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Burseraceae


A moderately large, pantropical family, members of Burseraceae in Australia are found in rain forests and monsoon forests of the tropical north, from the Kimberley region to north Queensland.

Characteristic features of the family Burseraceae in Australia include:

  • trees and shrubs with aromatic resin canals in leaves, twigs and bark
  • leaves alternate and often crowded at the branch-tips, usually pinnate with a terminal leaflet which has a thickening (pulvinus) at its base
  • flowers small, greenish, in panicles
  • sepals fused but petals free, actinomorphic, both 3-5 in number
  • ovary superior; fruit a drupe

Description

Evergreen or deciduous trees or shrubs. Internal secretions of resin. Plants glabrous or with simple, non-glandular, unicellular hairs. Leaves alternate and spiral, petiolate; pulvinae sometimes present. Stipules present, distinct and free from the petiole, bristle-like, falling off early; stipellae present or absent. Lamina once compound, imparipinnate, rarely simple, symmetric; leaflets lanceolate, ovate, elliptic, oblanceolate, obovate or oblong; base cuneate, cordate, rounded, lobed or auriculate; margins entire or dentate, ±flat; venation pinnate, with the midrib conspicuous, and the tertiary venation reticulate; surfaces not punctate; leathery. Domatia present. Male and female flowers commonly occurring on separate plants, or with all the flowers bisexual. Inflorescences terminal or axillary, consisting of racemes or panicles. Bracts present. Flowers stalked. Floral disc present; nectaries present on the disc. Free hypanthium present or absent. Perianth regular, of 2 dissimilar whorls or rarely 1 whorl only. Calyx segments free or fused, with 35 sepals or lobes, valvate in bud; calyx bell-shaped, herbaceous or papery. Corolla segments free, with 35 petals, alternating with the sepals or calyx lobes, imbricate in bud, yellow, grey, brown or black, without contrasting markings, papery; claws absent; lobes ±entire. Fertile stamens 6 or 10, both alternating with and opposite to the sepals or calyx lobes, free or at least partly fused to the corolla, free of the ovary and style, distinct from each other or fused by their filaments into an open or closed tube, all ±equal. Staminodes present or absent. Staminal filaments sometimes distinctly flattened and with embedded anther-sacs. Anthers dorsifixed or basifixed, not versatile, opening inwards by longitudinal slits; 2-celled. Ovary superior and sessile. Carpels 3 or 5, fused; ovary with 35 locules. Style terminal, single and unbranched and the stigma capitate or lobed. Ovules 12 per locule, stalked; placentation axile. Fruit a fleshy, indehiscent drupe; the perianth on the maturing fruit deciduous. Disseminule micro-surface ±smooth, blue or black, glossy or dull. Seeds 15 per fruit. Aril absent. Cotyledons 2. Embryo straight or curved.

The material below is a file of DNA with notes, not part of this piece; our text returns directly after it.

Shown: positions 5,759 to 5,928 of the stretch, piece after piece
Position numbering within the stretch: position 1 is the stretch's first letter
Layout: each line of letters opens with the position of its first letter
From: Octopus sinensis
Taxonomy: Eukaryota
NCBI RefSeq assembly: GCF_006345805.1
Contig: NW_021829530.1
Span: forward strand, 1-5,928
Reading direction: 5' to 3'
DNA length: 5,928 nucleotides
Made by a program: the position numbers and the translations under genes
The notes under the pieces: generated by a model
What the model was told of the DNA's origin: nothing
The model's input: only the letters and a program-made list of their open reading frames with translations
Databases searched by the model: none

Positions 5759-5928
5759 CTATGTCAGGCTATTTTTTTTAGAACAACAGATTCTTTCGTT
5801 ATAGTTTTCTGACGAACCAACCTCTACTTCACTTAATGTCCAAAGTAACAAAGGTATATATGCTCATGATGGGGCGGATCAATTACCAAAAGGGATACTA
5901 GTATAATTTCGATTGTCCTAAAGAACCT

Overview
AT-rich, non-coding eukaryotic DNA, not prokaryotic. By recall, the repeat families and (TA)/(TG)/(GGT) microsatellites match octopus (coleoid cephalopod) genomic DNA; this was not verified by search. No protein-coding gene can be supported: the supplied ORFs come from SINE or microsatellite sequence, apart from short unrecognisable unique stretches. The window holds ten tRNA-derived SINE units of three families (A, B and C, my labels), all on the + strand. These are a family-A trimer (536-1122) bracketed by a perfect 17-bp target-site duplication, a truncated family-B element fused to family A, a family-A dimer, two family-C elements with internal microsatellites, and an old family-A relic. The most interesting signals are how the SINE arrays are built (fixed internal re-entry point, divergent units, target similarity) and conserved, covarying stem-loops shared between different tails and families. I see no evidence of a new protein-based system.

(Note: this description has been generated from the coded data compiled for the key. Any errors in the key data will be reflected in the descriptions.)

A treatment of the family Burseraceae has been published in:
Flora of Australia 25: 165-170.

Australian genera of Burseraceae (as recognised for the Flora of Australia)

Canarium
Garuga


Canarium australianum (flowering branch)
Photo: B.Hyland CSIRO 


Canarium australianum (fruiting branch)
Photo: B.Hyland CSIRO 


Canarium australianum (fruits)
Photo: S.Pearson S.Pearson 


Canarium muelleri (fruits)
Photo: S.Pearson S.Pearson